Judith Thomas has experienced the reality that "it is more blessed to give than to receive." The "joy of the Lord" was evident as she shared her experiences with Sarah Luke, her administrative assistant, along with Larry Evans and Mark Finley. Hopefully that joy will be contagious.

It seems that through what happened back then, God built into your heart, into the fabric of your being, the spirit of giving. He recognized that you’ve always had that desire to give, and said, “OK, Judith, I’m going to give you the opportunity to fulfill that desire. I'll pour out blessings on you so that you can share them with others!”"

Mark Finley

Larry: Judith, Mark tells me that you have had some incredible opportunities to be a witness to God’s leading and blessing. Please share what has been happening.

Judith: My witness is stewardship. It is the witness God gave me. And I would say that I’ve tithed for many, many years. But in 1991, when I started my own business, I started a 20 plus 10 rule—20% for tithe and 10% offerings for local church budget needs. At the end of my first year in business, the accountant came to me and said, “Judith, did you know what you made this year?” I told him a small sum. He then shared with me what I had left in the bank after I had followed my rule of 20 plus 10. I was amazed. It was far more than I even imagined. We didn’t have a large team—just three employees—and the Lord!

After that first year I thought, “That was 20 plus 10. I’m now going to increase it to 20 plus 20!” Three years later, that first year’s income tripled! Next, I went up to 25 plus 20. I can just say that, over the years, all that has compounded many times over. Sometimes it wasn’t the liquidity, but God had given me a big business opportunity which turned out to be very profitable. Last year my accountant said, “You’d better slow down, Judith. You gave 60 percent of your income to charity!” I don’t worry about it. I know that the Lord will come through for me and I will be able to do this work for the last days. I don’t know how many years we have left, but I do know that my purpose in life is to continue my witness, which is stewardship. One can’t out give the Lord!

Mark: Allow me to clarify—You’re now giving 60 percent of your income?

Judith: I think this year it’s going to be 70%! We’re praying that some of the properties that we have up on the market will be sold so that we can do some very special projects.

Larry: So you do enjoy doing these projects?

Judith: Yes, I just love doing them!

Larry: What is there about contributing that brings such satisfaction to you?

Judith: I like touching lives where I am. Last year, I befriended a young lady in my home town. She had stage 3 cancer and was awaiting surgery. Now, she has been cancer free for a whole year! In her honor, I threw a birthday party and a cancer fundraiser in my home! I had to remove all my furniture to make room, and put it all back later. We raised a significant amount. Over the last few months she has been having Bible studies in my home. I have just heard that she has set a date for her baptism. Praise the Lord!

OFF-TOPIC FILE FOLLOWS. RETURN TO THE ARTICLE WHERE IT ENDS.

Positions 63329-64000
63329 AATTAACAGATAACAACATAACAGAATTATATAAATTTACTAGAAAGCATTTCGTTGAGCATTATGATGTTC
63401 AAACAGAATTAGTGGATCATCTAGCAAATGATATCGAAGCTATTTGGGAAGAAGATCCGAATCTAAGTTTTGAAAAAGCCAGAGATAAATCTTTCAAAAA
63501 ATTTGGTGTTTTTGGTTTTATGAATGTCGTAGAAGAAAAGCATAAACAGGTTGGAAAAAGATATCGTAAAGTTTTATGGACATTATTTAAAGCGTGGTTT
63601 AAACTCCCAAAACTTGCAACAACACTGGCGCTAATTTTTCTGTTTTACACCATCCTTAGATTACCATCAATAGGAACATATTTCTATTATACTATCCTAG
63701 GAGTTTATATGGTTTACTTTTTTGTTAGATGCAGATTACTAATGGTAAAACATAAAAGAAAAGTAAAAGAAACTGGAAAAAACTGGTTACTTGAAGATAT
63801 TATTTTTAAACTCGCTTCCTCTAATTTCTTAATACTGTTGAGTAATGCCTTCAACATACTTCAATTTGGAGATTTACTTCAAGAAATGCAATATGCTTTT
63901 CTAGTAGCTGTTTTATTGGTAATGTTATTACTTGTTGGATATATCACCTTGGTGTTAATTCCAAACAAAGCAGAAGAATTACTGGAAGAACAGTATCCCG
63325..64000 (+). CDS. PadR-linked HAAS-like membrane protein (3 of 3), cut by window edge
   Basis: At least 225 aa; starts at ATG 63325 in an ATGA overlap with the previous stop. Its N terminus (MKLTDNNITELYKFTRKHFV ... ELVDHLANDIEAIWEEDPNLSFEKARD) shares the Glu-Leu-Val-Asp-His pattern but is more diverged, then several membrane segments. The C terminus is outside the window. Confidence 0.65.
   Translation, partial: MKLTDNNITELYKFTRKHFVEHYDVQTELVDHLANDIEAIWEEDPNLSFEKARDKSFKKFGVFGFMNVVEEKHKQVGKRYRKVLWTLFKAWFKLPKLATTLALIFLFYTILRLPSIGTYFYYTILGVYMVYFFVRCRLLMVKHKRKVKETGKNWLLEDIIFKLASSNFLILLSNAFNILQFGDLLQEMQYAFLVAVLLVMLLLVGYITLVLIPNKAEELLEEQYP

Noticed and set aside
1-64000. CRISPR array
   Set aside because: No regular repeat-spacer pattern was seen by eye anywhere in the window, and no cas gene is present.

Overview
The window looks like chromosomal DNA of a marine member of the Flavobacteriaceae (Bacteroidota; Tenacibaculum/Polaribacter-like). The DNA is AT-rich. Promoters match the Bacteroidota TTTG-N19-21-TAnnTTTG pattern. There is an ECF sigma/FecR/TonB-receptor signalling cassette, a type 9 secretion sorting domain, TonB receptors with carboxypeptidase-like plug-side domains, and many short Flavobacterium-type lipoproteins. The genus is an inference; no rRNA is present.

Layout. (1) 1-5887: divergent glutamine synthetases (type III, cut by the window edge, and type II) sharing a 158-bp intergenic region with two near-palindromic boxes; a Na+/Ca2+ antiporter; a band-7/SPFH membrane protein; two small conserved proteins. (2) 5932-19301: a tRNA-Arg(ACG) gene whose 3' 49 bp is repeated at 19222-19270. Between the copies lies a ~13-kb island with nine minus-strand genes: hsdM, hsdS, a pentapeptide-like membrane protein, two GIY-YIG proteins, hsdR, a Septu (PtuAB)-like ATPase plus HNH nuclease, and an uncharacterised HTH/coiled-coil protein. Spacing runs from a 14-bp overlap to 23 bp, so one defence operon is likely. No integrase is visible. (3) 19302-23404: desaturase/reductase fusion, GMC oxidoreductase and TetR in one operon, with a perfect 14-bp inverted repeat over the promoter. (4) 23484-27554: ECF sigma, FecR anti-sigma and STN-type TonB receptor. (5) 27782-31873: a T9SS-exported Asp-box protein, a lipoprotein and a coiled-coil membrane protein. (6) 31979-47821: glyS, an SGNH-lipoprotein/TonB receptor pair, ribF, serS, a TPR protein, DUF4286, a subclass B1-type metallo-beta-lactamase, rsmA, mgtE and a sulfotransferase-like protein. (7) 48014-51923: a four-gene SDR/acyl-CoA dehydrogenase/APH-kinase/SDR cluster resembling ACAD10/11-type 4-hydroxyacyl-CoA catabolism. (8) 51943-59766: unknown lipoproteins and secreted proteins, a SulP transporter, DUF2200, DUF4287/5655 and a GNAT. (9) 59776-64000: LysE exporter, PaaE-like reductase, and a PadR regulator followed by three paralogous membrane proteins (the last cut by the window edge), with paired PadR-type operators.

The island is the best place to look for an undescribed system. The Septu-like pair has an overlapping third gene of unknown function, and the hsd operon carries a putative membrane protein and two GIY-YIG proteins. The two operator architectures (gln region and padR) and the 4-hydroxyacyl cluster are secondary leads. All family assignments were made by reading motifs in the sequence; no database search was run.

Mark: Judith, you said you started by giving money but that stewardship is a lot more than finances. Tell us about some of the ministries you do for some who find themselves in some really tough circumstances.

Judith: I think the ministry that I enjoy the most is for women coming through the emergency room who have been battered or raped, and are traumatized. At the Adventist Hospital in Atlanta, we provide a care package for these victims. They're given in the name of the hospital. The boxes are beautifully wrapped and include all those ‘essentials’ for women: lotions, cosmetics, soap, perfume, toothbrushes, toothpaste and more. Every woman in that situation can at least leave there with a little bit of care in that box.

Mark: What about the man under the bridge?

Judith: You are referring to the incident in Savannah. During cold winter months the homeless flock to the southern parts of the states. The shelters are filled, so many live in tents or sleeping bags under bridges. That icy winter I was able to purchase king-size blankets cheaply. I prepared a refrigerator-like box with food and asked a gentleman to accompany me to share these gifts. The homeless were wary at first but soon realized that we came as friends. During our visit I noticed a man who had burn wounds from trying to light a fire to keep warm. By God’s grace we had included some first aid supplies which I used to dress his hand.